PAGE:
A passion for quality gathered steam

Times Staff Writer

MILAN, 1947. Giovanni Achille Gaggia, the inventor of modern espresso, was just trying to make a less bitter cup of coffee.

He wasn’t the only one: A serious quest for flavorful coffee had been going on in Italy for half a century. Coffee aficionados realized that forcing hot water through grounds would produce something stronger than drip coffee with minimal bitterness, but their early experiments had fallen short because they relied on steam pressure.

For the record:

12:00 AM, Oct. 27, 2006 For The Record
Los Angeles Times Friday October 27, 2006 Home Edition Main News Part A Page 2 National Desk 1 inches; 32 words Type of Material: Correction
Coffee companies: In Wednesday’s Food section, a coffee timeline said Starbucks acquired Peet’s Coffee in 1987. The purchaser was a group of partners led by Jerry Baldwin, a former co-owner of Starbucks.
For The Record
Los Angeles Times Wednesday November 01, 2006 Home Edition Food Part F Page 2 Features Desk 1 inches; 34 words Type of Material: Correction
Coffee companies: In last week’s Food section, a coffee timeline stated that Starbucks acquired Peet’s Coffee in 1987. The purchaser was a group of partners led by Jerry Baldwin, a former co-owner of Starbucks.

Gaggia had the idea of using a powerful spring to get the necessary pressure to force the water through the grounds. You’d pull down on a lever, letting hot water into a chamber, and then release it, and the spring would force water through the grounds at 120 pounds per square inch.

It made a less bitter cup. To Gaggia’s surprise, it also made something new -- modern espresso, with its concentrated flavor and velvety topping of crema, that cream-like mousse that is the sign of a well-drawn espresso. (When he found crema, he ran with the ball -- he promoted his product with the slogan “coffee cream from natural coffee.”)


Quickly Gaggia’s invention, the modern espresso machine, spread through Italy and Spain. In the mid-1950s there was an espresso-house craze in London. And in 1956, espresso finally reached Los Angeles.

First, a tiny sidewalk cafe named Moka d’Oro opened in Los Feliz, using a Gaggia machine. A little while later, the Robinson’s department store chain was advertising a home espresso maker.

The department store device was old technology, just a souped-up version of a drip coffee maker. But together, these two events bespoke a yearning for better coffee. Many Angelenos -- like many other Americans, it turned out -- were dissatisfied with their coffee technology in the ‘50s. It took us a while to realize it, but we were tired of our anonymous coffee beans too.

At the time, the standard American coffee maker was the percolator, which boils the coffee after brewing it, driving off the aroma, and then recycles it through the grounds, making it bitter. On the plus side, the percolator does make the house smell wonderful -- it’s the reason for the uniquely American expression “Wake up and smell the coffee” (rather than “taste the coffee”).


In its day, the percolator was considered modern and convenient, and so was canned coffee, which had been a boon to people who didn’t have a local roaster when Hills Bros. invented it in 1894. Old West cowboys, for instance, had to make do with roasted coffee beans preserved with a coating of sugar and egg white.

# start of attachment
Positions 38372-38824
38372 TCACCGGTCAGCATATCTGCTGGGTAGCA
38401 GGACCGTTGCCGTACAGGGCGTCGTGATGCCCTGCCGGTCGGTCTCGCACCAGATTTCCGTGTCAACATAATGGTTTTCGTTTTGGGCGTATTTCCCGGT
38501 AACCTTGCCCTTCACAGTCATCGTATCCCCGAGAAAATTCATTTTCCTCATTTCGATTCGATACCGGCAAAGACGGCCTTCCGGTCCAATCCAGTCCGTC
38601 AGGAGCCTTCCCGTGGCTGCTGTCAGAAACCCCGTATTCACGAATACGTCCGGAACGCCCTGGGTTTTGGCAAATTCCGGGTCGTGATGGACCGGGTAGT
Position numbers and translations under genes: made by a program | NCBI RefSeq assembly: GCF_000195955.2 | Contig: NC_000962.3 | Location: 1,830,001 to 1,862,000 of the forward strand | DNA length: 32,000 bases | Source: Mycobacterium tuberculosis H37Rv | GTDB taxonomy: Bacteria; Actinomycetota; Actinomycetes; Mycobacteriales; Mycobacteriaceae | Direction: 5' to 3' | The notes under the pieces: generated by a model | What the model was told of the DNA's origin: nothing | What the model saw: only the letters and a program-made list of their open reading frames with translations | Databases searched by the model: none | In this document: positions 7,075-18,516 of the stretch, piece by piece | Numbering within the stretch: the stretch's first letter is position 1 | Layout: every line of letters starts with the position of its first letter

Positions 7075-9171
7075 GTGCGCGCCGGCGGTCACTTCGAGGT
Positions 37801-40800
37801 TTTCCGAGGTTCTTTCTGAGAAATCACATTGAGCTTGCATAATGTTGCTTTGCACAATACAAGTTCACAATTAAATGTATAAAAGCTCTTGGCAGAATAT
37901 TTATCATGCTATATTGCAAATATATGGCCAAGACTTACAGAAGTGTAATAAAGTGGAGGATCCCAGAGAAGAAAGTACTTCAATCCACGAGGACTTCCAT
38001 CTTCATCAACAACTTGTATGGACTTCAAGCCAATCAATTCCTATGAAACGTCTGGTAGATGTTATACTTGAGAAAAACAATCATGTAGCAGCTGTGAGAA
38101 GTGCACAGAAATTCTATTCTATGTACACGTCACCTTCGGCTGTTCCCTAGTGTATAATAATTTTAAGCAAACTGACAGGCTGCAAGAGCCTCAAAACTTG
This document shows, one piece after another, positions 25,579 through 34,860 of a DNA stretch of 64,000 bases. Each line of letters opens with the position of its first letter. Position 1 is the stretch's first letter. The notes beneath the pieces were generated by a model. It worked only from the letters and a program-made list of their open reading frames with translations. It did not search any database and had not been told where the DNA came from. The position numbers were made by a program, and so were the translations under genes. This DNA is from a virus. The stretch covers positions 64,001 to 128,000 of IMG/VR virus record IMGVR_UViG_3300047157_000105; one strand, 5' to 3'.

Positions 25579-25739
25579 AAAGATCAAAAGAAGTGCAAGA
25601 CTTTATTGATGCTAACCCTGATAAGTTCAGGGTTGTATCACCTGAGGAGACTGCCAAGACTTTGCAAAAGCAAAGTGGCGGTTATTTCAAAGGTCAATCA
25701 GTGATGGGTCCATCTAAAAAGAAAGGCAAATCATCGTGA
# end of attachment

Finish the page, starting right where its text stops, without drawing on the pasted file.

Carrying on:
But during the 1940s, American coffee companies quietly started replacing the flavorful Arabica coffee beans in their grind with cheap Robustas. Put that through a percolator and you have a thin, bitter cup of caffeine.


More flavor in a cup


GAGGIA’S invention pointed a way out of this mess. His espresso was scarcely bitter, and on top of that it produced a richer effect in the mouth because the pressure had emulsified some of the aromatic coffee oils. The same pressure also drove carbon dioxide gas out of the grounds, creating crema, which conveniently slowed evaporation of the flavor elements from your cup.

The year after Moka d’Oro brought the first Gaggia-type espresso to Los Angeles, Coffee House Positano burst on the scene in Malibu. Open all night, serving nothing but espresso and sandwiches and with bongo players providing the soundtrack, it was described as “a bit of Greenwich Village” by a Times writer.

Angelenos had evidently been waiting for something such as this. Positano spawned an explosion of similar coffeehouses from Melrose Avenue to Venice, numbering about 50 by 1960, all outfitted with machines bought from Ambrose Pasquini of Moka d’Oro.

In retrospect, our coffeehouse era had less to do with coffee than with the romantic aura that espresso had picked up in New York, where bohemians had taken to drinking it in Greenwich Village’s Italian cafes. As the fashion for Beat poetry faded, the number of espresso houses dwindled.


The fact is, we were still largely dependent on the big coffee-roasting companies. Our national prosperity, combined with the new affordability of European travel, was making Americans much more sophisticated about what they consumed. But the real renaissance had to wait until people became aware of specialty coffees: premium coffees from particular regions around the world.

That awareness largely stems from 1966, when Dutch-born Alfred Peet, a second-generation coffee roaster and tea taster, took over a former paint store in an obscure corner of north Berkeley and opened an import shop there. Behind its wooden counter were cupboards of tea leaves, dried herbs, fresh ground spices and regional coffee beans from around the world -- an eye-opening novelty at the time.